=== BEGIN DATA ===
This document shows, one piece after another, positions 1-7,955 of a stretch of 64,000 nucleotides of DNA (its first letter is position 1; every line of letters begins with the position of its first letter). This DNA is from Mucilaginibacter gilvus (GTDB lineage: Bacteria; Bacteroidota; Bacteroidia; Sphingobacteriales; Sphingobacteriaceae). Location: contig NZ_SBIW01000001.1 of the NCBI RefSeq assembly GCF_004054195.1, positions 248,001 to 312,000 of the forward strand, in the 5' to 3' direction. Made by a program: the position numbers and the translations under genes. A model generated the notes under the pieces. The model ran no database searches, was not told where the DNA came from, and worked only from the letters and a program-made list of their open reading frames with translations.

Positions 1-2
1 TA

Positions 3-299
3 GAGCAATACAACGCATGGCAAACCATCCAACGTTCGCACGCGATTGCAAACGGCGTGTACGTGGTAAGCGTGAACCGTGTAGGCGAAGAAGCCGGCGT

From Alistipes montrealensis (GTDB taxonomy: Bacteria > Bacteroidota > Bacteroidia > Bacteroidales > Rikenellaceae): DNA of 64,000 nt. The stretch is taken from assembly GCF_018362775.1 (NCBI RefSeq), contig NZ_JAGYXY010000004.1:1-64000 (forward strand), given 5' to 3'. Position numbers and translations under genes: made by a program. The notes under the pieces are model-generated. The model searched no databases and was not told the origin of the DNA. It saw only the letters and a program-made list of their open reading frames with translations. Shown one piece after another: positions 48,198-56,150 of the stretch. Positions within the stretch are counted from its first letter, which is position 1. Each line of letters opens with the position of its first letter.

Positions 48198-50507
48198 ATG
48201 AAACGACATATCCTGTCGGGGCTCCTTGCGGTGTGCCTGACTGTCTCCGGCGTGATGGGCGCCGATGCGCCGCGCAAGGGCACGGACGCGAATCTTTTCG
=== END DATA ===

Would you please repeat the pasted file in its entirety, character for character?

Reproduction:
This document shows, one piece after another, positions 1-7,955 of a stretch of 64,000 nucleotides of DNA (its first letter is position 1; every line of letters begins with the position of its first letter). This DNA is from Mucilaginibacter gilvus (GTDB lineage: Bacteria; Bacteroidota; Bacteroidia; Sphingobacteriales; Sphingobacteriaceae). Location: contig NZ_SBIW01000001.1 of the NCBI RefSeq assembly GCF_004054195.1, positions 248,001 to 312,000 of the forward strand, in the 5' to 3' direction. Made by a program: the position numbers and the translations under genes. A model generated the notes under the pieces. The model ran no database searches, was not told where the DNA came from, and worked only from the letters and a program-made list of their open reading frames with translations.

Positions 1-2
1 TA

Positions 3-299
3 GAGCAATACAACGCATGGCAAACCATCCAACGTTCGCACGCGATTGCAAACGGCGTGTACGTGGTAAGCGTGAACCGTGTAGGCGAAGAAGCCGGCGT

From Alistipes montrealensis (GTDB taxonomy: Bacteria > Bacteroidota > Bacteroidia > Bacteroidales > Rikenellaceae): DNA of 64,000 nt. The stretch is taken from assembly GCF_018362775.1 (NCBI RefSeq), contig NZ_JAGYXY010000004.1:1-64000 (forward strand), given 5' to 3'. Position numbers and translations under genes: made by a program. The notes under the pieces are model-generated. The model searched no databases and was not told the origin of the DNA. It saw only the letters and a program-made list of their open reading frames with translations. Shown one piece after another: positions 48,198-56,150 of the stretch. Positions within the stretch are counted from its first letter, which is position 1. Each line of letters opens with the position of its first letter.

Positions 48198-50507
48198 ATG
48201 AAACGACATATCCTGTCGGGGCTCCTTGCGGTGTGCCTGACTGTCTCCGGCGTGATGGGCGCCGATGCGCCGCGCAAGGGCACGGACGCGAATCTTTTCG